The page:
The European Union is developing sweeping changes to how the digital asset sector of the country is regulated. Conversely, the United States cryptocurrency sector remains in a tug-of-war dispute over regulatory power. Thus, European cryptocurrency firms are preparing for the MiCA legislation, pushing things forward. US firms are still facing a problematic regulation process.
The MiCA legislation is prepared to make things a lot easier for cryptocurrency exchanges in Europe. The regulations are being executed with an ease of process in the future. Coincidingly, the Securities and Exchange Commission (SEC) has been publicly thrown by the FTX fraud — the process to go public has many firms backing away.
MiCA and the EU
The European Union introduced the expansive MiCA legislation this year. Although the bill has yet to be voted on, it represents a commitment to change for the industry. It represents a drive to tighten regulatory facets and encourage healthy growth for European crypto firms.
Now, those firms in the EU’s 27 countries are preparing for what these changes will entail. However, they certainly will not be easy. Regulations are calling for detailed rules, limitations, and immense transparency. MiCA requires cryptocurrency companies to keep their process of pricing and trading volume public, all in real-time. Moreover, they must prove a separation of their funds between digital assets and their users.
Additionally, Coindesk notes that MiCA unveils a “Universal licensing approach for all EU member states, making it the most comprehensive legislation of its kind anywhere in the world.”
Coindesk also noted the response of Frederic Montagnon, the founder of Arianee, and a French blockchain developer. Montagnon stated the MiCA rules are, “more complex, more sophisticated,” adding that “they took a large part of what was done in France and made it deeper.”
Yet, Montagnon added that there is nothing in MiCA that is impossible to reach for a startup. Stating that Arianee has “already adapted their process to what the French regulator told them to do,” in his statements.
Moreover, the German Editor in Chief of the crypto news site BTC-ECHO, Sven Wagenknecht, noted that the legislation will aid in the connection between crypto and banks. Stating, “in Germany, most banks are against crypto,” adding that MiCA will make the application for a crypto custody license easier than current regulatory offers in Germany.
Conclusively, John Ehlers, CEO of Luxembeorug’s Bitstamp, believes that MiCA will provide comfort for crypto companies. Ehlers stated, “MiCA license is a real license, a prudential license. They look at how you run your business. It’s very in-depth,” in a statement to Coindsek. Adding, “You’re not on the same footing with the credit institutions, but you’re at the table with them.”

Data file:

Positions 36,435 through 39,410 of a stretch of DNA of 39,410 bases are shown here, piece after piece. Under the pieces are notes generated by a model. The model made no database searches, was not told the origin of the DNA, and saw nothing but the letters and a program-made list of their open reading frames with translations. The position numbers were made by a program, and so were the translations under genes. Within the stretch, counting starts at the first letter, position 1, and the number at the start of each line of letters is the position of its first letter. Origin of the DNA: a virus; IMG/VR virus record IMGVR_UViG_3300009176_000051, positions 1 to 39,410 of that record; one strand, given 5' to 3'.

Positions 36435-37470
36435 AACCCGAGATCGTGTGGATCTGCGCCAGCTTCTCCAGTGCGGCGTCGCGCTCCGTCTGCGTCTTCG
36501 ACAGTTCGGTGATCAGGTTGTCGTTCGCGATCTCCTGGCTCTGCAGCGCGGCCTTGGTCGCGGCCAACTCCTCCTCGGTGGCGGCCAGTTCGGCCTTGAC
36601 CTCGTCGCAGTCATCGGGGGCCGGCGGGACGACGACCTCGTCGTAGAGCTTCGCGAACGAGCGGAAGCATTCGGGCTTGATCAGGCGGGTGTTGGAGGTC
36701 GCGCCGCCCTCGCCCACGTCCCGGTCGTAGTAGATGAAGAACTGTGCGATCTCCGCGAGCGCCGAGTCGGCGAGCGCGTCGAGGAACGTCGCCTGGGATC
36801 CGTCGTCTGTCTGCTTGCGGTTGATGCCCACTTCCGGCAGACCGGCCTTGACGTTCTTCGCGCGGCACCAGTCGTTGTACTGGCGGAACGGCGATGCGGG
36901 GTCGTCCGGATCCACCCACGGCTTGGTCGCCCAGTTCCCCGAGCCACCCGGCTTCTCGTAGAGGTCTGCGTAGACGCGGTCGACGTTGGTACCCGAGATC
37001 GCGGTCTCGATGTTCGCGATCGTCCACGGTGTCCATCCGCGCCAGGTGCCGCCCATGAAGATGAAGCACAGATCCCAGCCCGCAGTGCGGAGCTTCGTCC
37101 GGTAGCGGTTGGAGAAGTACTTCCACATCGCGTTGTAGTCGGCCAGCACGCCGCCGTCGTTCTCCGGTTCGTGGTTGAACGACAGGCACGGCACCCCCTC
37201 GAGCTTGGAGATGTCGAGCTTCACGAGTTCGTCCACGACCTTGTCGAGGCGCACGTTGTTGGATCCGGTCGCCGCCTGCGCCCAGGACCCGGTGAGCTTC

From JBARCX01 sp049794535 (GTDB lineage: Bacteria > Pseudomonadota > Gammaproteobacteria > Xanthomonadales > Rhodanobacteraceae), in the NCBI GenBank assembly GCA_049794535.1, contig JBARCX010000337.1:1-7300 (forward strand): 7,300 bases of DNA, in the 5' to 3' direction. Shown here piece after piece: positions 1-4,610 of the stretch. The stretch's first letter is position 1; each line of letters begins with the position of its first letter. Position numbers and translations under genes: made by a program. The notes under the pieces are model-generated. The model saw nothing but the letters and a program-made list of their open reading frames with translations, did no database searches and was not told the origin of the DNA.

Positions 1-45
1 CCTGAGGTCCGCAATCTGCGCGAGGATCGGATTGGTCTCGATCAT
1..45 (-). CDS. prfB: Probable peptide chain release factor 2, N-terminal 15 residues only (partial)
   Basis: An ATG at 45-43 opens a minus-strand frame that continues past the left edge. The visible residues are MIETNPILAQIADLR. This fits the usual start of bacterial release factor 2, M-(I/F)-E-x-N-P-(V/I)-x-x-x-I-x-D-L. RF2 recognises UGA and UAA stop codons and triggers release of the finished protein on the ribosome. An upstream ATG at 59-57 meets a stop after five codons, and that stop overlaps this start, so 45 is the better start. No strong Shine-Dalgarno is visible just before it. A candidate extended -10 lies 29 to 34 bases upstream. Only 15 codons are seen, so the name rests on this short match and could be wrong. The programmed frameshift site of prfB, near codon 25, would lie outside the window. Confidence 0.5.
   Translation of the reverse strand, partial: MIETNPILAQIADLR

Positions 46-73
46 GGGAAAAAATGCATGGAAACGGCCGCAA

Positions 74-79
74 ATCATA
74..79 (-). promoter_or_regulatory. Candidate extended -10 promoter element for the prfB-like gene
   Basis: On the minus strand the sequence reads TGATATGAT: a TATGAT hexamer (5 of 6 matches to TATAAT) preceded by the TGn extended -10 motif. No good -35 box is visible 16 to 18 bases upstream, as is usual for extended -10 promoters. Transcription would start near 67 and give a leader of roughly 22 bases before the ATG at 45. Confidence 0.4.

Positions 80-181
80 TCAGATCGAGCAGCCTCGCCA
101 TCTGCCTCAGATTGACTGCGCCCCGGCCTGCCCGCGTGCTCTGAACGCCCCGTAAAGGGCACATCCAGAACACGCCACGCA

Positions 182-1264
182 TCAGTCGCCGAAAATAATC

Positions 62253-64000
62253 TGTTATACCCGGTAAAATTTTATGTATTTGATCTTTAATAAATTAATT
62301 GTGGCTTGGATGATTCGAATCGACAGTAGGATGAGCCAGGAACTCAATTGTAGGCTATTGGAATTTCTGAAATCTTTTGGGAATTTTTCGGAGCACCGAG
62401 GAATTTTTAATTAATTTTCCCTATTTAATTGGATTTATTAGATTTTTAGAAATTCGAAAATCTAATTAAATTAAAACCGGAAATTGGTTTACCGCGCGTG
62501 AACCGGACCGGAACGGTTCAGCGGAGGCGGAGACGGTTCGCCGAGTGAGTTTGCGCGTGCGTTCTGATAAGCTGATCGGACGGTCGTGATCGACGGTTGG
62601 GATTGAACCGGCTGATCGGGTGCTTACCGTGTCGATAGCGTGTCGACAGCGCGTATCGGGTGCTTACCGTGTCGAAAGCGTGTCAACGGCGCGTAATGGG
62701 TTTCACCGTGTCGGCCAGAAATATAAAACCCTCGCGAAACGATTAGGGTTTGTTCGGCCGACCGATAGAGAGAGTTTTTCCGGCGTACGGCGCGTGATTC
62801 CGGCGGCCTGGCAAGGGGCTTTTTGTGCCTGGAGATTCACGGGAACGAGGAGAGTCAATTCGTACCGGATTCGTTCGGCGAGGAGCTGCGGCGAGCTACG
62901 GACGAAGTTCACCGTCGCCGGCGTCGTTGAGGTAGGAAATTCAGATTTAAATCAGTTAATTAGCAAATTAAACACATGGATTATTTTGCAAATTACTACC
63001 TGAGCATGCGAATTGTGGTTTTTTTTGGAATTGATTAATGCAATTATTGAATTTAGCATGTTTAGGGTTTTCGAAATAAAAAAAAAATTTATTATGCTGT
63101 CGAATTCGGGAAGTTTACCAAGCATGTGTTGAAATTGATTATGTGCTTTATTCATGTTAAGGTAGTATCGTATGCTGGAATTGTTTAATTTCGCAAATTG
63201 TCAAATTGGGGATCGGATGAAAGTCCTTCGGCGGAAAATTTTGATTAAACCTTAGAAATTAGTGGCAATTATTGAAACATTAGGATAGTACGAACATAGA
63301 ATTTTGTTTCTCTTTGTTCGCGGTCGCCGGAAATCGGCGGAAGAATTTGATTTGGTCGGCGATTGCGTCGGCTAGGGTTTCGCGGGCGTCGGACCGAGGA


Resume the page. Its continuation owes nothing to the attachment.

US and the SEC
Alternatively, the American market for crypto companies has not been as extensive. Currently, regulatory practices within the United States have consisted of battles with the SEC. Moreover, it is their inconsistent process that has driven many companies to halt their plans to go public.
The Wall Street Journal reported that crypto companies Circle, Bullish, and eToro have all been unable to gain SEC approval to go public. They were seeking public status through Special Purpose Acquisition Companies (SPACs). This format gained a lot of popularity within the last two years, with 613 recorded in 2121, versus just 59 in 2019.
Yet, the SPAC route has seen a plethora of companies being blocked by the SEC. A reality that Blockworks notes is due to “the number of questions posed to crypto companies by SEC regulators,” in their report.
Coinbase, the only crypto firm to go public in the country, noted they were sent three letters containing questions prior to its April 2021 listing. Bullist was reportedly sent 10 letters, with some reportedly posing over 100 questions.
The process hasn’t been the only issue, as it has coincided with countless uncovered fraud cases that weren’t caught but the regulatory agency. FTX is the prime example, as they executed an unheralded theft of customer assets and have only made the process for regulation worse for existing companies.
As the EU and MiCA begin to chart a more comprehensive path forward, the United States market must adjust the role of the SEC. Until that gets properly identified, the regulations in the US will continue to equate to dysfunction and volatility.